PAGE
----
China's land bubble is deflating for the same reasons as elsewhere. First, the spurt of productivity growth after joining the WTO is tapering off. The country's exports are facing a saturated market. Further productivity increases must come from improving value added, not from mere quantity expansion. Second, the dollar is returning to strength. The combination will cause monetary growth to slow sharply. The odds are that China's broad money growth rate would be less than 10 percent in 2014, half of the average in the preceding decade. A land bubble requires more and more money to support it. Slowing monetary growth is sure to trigger a bursting.
The Next Five Years
China's property market will adjust similar to what happened in Japan and Taiwan rather than in Hong Kong or Southeast Asia. The former was gradual, and the latter fast.
In 1998, banks in Southeast Asia owed short-term dollar debts to Western banks. When the debts were not rolled over, these countries had to raise real interest rates enormously to contract domestic credit in order to pay off foreign creditors. Surging real interest rates caused their property markets to drop off a cliff.
After land prices peaked in 1992, Japan and Taiwan faced much less pressure because they did not have short-term foreign debt. Their land prices declined gradually and in waves, i.e., every recovery had lower highs and lower lows in both price and volume. To some extent they are still in this process two decades later. For example, the current recovery in Japan is likely to be short-lived too.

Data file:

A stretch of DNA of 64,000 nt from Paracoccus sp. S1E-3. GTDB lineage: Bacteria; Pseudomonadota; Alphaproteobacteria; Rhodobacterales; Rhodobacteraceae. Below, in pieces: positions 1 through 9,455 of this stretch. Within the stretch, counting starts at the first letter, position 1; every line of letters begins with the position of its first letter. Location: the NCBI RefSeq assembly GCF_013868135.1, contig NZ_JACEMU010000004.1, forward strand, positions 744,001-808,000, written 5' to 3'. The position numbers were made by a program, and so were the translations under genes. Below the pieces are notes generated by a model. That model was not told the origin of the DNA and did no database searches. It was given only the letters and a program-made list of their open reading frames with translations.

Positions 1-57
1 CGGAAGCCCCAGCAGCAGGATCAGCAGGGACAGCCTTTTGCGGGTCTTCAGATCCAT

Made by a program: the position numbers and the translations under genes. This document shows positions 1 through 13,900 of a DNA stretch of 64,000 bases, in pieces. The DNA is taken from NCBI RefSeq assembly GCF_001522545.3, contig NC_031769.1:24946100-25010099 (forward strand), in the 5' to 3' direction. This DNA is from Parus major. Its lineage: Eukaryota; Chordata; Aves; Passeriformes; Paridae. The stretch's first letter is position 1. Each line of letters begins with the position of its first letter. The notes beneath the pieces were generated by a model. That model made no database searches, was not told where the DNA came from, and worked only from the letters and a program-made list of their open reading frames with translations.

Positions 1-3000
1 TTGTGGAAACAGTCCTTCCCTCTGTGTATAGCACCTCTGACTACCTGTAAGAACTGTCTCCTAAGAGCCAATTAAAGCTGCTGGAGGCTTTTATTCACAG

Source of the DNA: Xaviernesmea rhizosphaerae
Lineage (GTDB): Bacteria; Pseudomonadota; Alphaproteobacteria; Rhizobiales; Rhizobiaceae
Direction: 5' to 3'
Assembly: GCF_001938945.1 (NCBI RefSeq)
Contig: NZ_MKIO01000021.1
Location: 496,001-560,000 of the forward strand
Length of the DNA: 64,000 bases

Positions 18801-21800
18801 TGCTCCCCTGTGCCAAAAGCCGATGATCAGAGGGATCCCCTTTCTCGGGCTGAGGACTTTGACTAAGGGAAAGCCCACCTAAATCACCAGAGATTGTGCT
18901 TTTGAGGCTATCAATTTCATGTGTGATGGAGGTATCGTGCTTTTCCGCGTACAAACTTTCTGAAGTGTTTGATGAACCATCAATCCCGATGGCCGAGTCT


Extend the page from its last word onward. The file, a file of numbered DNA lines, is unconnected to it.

China's land market reached a turning point last year. The reasons are, first, that the quantity expansion-based growth model reached its limits, and, second, that the U.S. economy began to recover and with it the dollar. The market recovered in the last quarter of 2012 and the first quarter of 2013, which was a bounce in a bear market. Now begins the second leg down. There could be another recovery in early 2013. Like in Japan and Taiwan, lower lows and lower highs in both prices and trading volumes will track every wave. China's land price will reach bottom in 2017 at the earliest.
The bottom in 2017 is contingent on the country successfully reforming its growth model. If reforms are not carried out and money is used to keep afloat bankrupt financial products, developers and local governments, the price of land will fall for many more years. Two decades after its peak, Japan's land price is still declining. It's a lesson to all who believe that time alone will bring back every market.
Withstanding the Bursting
The debts in China's property bubble are mostly held by local governments and property developers. Total household debt is one-third of GDP, compared to nearly 100 percent when the United States' bubble burst in 2008 and Japan's in 1992. On balance, the bursting of the property bubble will boost China's household demand. The lower property prices will decrease the need for savings.
China is experiencing widespread shortage of blue-collar labor. The shrinking of the working age population will worsen the shortage. This is a major source of inflation. As the cooling property market decreases labor demand somewhat, it will not lead to serious unemployment and may decrease the inflationary pressure in the labor market.